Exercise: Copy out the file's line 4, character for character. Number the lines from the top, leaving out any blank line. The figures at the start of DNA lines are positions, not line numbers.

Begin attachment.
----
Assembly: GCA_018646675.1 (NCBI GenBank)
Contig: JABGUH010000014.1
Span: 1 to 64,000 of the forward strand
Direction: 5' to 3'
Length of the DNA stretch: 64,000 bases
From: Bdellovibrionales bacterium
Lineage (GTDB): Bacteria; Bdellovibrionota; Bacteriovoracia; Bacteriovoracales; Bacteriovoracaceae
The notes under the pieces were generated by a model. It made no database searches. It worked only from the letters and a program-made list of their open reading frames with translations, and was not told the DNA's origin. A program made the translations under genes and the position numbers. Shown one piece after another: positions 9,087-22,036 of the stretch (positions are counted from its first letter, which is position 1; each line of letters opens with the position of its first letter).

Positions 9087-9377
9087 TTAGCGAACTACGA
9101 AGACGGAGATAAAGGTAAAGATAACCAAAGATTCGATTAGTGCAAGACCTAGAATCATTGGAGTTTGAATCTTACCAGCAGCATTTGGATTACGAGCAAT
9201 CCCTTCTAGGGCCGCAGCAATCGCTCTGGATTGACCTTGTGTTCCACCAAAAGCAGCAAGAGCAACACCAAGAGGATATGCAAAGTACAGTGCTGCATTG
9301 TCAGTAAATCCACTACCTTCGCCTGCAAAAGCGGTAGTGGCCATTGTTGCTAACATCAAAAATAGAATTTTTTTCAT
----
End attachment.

Direction: 5' to 3'